The IRS offers a tax calculator to help you figure out your total tax obligation using your pay statements most recent tax return. To determine what you still owe, subtract any amount you’ve already paid toward taxes.

If you submit your estimated payment through IRS Direct Pay and indicate that the payment is for an extension, the IRS will automatically count your payment as an extension, even if you haven’t filed Form 4868. 

If you don’t have the money to pay what you owe in full right now, any amount that you are able to contribute can help reduce the penalties and interest you’ll be charged in the future.

“If you are in a tough spot and don’t know if you’ll owe because you haven’t had a chance to get your documents together, the best thing to do is to file an extension with both the IRS and your state and make an extension payment — that way you’ll avoid penalties,” says Ally-Jane Ayers, CFP, co-founder and financial planner at Brooklyn FI.

For further flexibility, take time to apply for a short-term payment plan or long-term installment agreement with the IRS to spread your balance out over time with a lower monthly payment. 

If you decide to use a payment plan, complete the application today. You can apply for a plan online and receive an immediate notification of whether you’ve been approved.

What To Do If You Owe State Taxes

Filing a federal tax extension with the IRS only covers your federal tax return. 

However many state tax agencies set their state filing deadlines on or around April 18, too. Check your state’s tax website to find your 2021 state tax due date. In some cases, you’ll need to file for an extension both federally and with your state.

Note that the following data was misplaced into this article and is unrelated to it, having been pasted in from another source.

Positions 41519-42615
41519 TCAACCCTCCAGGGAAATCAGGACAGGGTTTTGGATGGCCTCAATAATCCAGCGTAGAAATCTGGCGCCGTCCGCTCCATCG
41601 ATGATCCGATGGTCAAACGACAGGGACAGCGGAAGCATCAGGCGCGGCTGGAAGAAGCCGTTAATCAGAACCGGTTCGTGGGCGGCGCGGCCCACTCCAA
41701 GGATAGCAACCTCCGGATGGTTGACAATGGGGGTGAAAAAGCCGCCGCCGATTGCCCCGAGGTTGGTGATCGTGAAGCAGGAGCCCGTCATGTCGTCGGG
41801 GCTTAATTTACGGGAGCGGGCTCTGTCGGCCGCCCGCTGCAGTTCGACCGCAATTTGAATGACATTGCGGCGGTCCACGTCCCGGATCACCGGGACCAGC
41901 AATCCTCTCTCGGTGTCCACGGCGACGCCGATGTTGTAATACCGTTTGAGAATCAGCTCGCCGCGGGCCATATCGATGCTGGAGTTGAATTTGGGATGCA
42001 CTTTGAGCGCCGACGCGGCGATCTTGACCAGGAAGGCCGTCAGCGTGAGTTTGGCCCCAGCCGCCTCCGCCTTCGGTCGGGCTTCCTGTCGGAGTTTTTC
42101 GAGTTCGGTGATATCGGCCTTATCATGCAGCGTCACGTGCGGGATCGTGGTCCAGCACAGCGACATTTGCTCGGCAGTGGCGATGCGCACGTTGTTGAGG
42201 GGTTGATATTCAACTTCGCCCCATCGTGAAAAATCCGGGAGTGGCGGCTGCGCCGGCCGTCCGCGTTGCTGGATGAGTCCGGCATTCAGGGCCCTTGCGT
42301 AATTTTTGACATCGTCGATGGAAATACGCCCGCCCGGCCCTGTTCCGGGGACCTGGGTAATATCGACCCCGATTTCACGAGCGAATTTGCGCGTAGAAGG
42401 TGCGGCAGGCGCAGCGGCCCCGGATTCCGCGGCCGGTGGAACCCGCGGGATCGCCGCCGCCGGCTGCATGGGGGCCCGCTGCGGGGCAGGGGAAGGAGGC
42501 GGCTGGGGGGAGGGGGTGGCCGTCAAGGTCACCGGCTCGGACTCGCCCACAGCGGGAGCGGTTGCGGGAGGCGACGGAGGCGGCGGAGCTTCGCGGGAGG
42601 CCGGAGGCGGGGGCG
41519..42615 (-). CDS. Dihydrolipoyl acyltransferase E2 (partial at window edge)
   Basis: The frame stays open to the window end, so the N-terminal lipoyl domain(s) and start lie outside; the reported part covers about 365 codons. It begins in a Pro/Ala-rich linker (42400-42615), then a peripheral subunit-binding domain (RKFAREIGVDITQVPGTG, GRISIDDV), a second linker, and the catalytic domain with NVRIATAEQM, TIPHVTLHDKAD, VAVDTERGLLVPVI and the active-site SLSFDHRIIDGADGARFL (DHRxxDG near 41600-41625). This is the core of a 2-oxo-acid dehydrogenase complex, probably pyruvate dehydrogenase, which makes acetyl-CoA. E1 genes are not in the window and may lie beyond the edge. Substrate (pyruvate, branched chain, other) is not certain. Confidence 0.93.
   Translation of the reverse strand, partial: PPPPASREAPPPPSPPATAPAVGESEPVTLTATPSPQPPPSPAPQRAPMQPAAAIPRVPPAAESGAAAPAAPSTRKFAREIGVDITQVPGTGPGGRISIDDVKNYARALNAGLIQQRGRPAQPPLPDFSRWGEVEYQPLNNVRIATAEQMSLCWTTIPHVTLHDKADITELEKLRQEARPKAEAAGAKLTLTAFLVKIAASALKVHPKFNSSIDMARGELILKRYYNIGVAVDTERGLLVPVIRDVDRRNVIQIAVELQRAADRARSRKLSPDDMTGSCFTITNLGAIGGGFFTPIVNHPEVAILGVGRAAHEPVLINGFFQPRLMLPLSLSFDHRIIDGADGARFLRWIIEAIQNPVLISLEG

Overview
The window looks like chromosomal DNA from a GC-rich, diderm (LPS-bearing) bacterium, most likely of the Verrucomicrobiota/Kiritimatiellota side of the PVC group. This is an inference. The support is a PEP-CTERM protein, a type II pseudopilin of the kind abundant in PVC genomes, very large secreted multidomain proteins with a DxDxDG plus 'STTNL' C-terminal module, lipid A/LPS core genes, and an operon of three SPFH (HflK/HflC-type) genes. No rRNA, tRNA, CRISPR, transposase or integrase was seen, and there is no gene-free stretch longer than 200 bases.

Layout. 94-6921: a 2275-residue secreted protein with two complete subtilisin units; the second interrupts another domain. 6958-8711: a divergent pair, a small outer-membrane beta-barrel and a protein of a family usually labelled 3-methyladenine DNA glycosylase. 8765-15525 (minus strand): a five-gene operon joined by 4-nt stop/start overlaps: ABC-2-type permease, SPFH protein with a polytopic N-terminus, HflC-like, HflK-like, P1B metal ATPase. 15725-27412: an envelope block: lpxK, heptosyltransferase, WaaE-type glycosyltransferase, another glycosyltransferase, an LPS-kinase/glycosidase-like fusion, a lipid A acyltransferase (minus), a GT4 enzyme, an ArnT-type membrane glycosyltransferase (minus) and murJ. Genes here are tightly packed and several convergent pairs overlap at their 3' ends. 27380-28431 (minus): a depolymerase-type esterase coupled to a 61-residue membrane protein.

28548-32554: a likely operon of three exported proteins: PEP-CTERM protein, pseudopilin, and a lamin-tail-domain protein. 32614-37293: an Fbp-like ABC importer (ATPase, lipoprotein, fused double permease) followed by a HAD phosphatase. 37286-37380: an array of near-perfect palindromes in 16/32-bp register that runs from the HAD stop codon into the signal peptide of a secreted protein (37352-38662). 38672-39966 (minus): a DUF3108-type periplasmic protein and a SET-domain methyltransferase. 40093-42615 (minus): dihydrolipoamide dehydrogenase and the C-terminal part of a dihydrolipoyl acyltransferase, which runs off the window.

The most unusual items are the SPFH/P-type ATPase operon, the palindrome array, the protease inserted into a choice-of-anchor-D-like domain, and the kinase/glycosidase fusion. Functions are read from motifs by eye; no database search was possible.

The guidelines and deadlines can vary by state. For instance, if you are granted a federal tax extension as a North Carolina resdient, you’ll also be automatically granted a state tax extension for North Carolina taxes.  You’ll need to show proof that the extension was approved, and it will be for the same amount of time that the IRS grants — six months (Oct. 17). 

But some states, such as New York, require you to request a separate extension using by filing a form with the state. If you know you need an extension, it’s best to check your state’s requirements now to make sure you file in time. Remember to complete any required documents and keep proof that you submitted.

Whether your state tax extension is automatic or not, state extensions also do not apply for taxes owed. If you think you owe, you’ll need to submit payment of your estimated tax obligation by your state’s tax deadline.

What To Do If You Expect a Refund

Even if you don’t owe any money to the IRS, you should still make sure your return is filed by the deadline to receive your refund — and any stimulus money you may still be owed — as quickly as possible. 

Still, prepare to be patient: The IRS continues to face processing delays (especially if you file by mail) due to its large backlog and implementation of last-minute tax changes. Double check your return for any mistakes or inaccuracies to best ensure it’s processed and your refund issued as quickly as possible.

After you file, you can check the status of your refund using the Where’s My Refund tool on the IRS website.

Bottom Line

Act quickly to file and pay your taxes owed by the tax deadline, but remember to approach your situation with a clear head and know the facts, Ayers says: “Stay calm and lean on the IRS website for help.”

Take time today to develop your action plan. Go ahead and file your return and pay online if you’re able; otherwise, file for an extension until Oct. 17, pay what you can of your estimated balance, and apply for a payment plan if necessary.